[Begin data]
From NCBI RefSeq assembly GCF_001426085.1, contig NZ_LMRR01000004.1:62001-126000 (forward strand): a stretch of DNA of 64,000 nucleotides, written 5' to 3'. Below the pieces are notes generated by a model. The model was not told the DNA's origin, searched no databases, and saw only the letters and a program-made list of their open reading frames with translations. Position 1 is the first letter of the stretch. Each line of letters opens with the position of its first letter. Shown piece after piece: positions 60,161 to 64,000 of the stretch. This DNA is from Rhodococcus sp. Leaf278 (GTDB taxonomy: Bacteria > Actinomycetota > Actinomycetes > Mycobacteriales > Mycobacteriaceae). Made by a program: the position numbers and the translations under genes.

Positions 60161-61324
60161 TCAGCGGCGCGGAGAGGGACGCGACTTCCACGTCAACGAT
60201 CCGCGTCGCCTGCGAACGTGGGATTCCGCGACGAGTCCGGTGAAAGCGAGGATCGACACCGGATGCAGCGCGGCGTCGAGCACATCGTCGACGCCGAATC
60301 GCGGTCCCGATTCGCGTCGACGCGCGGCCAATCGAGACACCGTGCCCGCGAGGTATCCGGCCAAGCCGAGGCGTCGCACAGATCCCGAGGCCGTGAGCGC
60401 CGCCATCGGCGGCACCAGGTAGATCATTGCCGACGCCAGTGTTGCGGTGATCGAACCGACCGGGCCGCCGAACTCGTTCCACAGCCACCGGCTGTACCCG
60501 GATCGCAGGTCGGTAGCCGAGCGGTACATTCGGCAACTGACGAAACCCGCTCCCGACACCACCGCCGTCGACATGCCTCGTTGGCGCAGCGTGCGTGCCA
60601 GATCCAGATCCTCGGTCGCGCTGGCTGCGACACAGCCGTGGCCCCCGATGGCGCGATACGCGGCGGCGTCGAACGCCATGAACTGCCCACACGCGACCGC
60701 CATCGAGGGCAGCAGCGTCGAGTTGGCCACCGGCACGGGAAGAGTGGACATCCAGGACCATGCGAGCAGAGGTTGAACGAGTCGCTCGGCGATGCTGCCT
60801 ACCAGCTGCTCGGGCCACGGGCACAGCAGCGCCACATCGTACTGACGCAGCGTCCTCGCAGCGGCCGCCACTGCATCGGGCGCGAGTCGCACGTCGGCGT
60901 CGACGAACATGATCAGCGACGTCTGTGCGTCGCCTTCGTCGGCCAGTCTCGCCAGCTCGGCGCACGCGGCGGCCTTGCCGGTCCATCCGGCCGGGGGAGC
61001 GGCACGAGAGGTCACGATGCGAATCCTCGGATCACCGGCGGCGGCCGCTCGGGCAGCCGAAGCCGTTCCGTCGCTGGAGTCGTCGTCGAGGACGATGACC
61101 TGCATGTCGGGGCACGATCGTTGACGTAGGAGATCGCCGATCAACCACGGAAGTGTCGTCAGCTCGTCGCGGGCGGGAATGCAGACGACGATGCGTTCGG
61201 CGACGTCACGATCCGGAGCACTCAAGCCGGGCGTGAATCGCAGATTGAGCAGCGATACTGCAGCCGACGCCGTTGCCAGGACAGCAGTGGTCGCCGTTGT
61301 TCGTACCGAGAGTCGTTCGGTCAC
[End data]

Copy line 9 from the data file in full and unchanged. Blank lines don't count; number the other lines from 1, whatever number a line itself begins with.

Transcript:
60701 CATCGAGGGCAGCAGCGTCGAGTTGGCCACCGGCACGGGAAGAGTGGACATCCAGGACCATGCGAGCAGAGGTTGAACGAGTCGCTCGGCGATGCTGCCT